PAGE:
Three of Europe's biggest insurers - including Swiss Re and Zurich Financial Services - are in talks to set up a specialist terror insurer.
German insurer Allianz along with its Swiss counterparts said on Thursday that they were in talks to set up a company to take on the risks, which insurers have refused to accept since the attacks that destroyed the World Trade Center.
But the three companies repeated their calls for state involvement in providing cover for terror risk.
Large European companies have found it very difficult to get insurance coverage against the risk of terror attacks on chemical plants, offshore oilrigs and large office buildings since the September 11 attacks.
Risks too big
Munich Re, the world's biggest reinsurance group, no longer automatically includes the cover of so-called terrorist attacks in its reinsurance policies and reserves the right to cancel contracts with as little as two weeks notice.
"Allianz Global Risks is currently taking part in discussions regarding the setting up of a private company to provide international cover for terror risk," Allianz board member Detlev Bremkamp said in a statement.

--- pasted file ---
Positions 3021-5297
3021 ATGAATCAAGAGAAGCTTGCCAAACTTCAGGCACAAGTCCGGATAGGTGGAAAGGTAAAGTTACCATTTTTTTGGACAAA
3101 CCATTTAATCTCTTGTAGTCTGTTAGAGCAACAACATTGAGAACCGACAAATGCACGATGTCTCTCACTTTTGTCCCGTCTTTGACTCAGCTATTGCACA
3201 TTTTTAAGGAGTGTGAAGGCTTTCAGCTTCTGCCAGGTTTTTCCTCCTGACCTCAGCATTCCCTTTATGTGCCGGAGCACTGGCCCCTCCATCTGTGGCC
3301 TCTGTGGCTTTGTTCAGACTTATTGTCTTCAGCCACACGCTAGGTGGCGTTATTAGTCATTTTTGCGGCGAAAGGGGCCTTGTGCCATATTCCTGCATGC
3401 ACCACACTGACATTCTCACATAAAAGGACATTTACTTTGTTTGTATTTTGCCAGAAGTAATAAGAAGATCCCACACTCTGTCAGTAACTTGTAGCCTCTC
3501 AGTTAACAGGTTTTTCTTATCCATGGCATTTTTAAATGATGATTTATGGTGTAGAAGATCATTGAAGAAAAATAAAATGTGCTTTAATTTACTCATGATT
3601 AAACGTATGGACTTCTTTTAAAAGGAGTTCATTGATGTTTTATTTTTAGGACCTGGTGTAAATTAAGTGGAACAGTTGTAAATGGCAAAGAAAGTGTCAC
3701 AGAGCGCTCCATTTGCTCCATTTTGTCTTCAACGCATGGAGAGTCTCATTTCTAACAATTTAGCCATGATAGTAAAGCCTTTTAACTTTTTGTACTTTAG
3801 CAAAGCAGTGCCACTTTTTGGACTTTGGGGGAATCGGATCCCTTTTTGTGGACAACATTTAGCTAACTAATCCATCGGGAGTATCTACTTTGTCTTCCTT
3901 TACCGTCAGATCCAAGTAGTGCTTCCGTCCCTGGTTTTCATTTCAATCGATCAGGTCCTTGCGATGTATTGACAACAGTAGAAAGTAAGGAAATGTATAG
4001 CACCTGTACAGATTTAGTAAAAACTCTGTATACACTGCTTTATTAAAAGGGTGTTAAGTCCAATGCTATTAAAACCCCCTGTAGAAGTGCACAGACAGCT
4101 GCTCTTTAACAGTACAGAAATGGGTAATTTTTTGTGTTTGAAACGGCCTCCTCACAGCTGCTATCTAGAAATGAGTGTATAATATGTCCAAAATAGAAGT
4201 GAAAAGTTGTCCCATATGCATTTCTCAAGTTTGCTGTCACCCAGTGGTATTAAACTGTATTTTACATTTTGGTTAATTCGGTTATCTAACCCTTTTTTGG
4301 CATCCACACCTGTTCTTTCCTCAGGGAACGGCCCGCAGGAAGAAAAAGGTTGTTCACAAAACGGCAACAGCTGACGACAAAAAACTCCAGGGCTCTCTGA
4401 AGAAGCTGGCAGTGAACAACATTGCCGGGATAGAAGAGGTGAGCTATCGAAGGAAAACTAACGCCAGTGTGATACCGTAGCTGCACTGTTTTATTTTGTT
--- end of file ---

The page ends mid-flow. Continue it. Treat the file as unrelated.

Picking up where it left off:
"Such a company can only serve as a supplement to the involvement of the state in the cover of terror risks. It would only have a limited capacity but it would offer cover for the whole of Europe."
A spokeswoman for Swiss Re, the world's second largest reinsurance group, confirmed the initiative, adding it recommends a public/private partnership to resolve the issue of terrorism risk cover.
Swiss Re has also been urging governments to take on an active role as insurers of the last resort for terrorism risk.
Swiss Re said that before September 11, the assumed maximum losses for terrorist acts were controllable and therefore not explicitly excluded from property policies.
"As it is impossible to accurately assess the probability and severity of terrorist attacks... terrorism is only insurable on a very limited basis. Swiss Re therefore recommends that governments and insurers work together to develop solutions."
Insurers of last resort
Swiss Re said that solutions included mandatory direct insurance, under which all property risks are automatically covered against terrorism risks. It also cited a levy on current property premiums and a greater sharing of the loss burden.
Last year, Allianz chief executive Henning Schulte-Noelle, proposed a system similar to the British Pool Re system, which was introduced in Britain in the 1990s in response to attacks by the Irish Republican Army.
Under Pool Re, the British government acts as an insurer of last resort for damage to property in Britain resulting from acts defined as terrorism.
swissinfo with agencies
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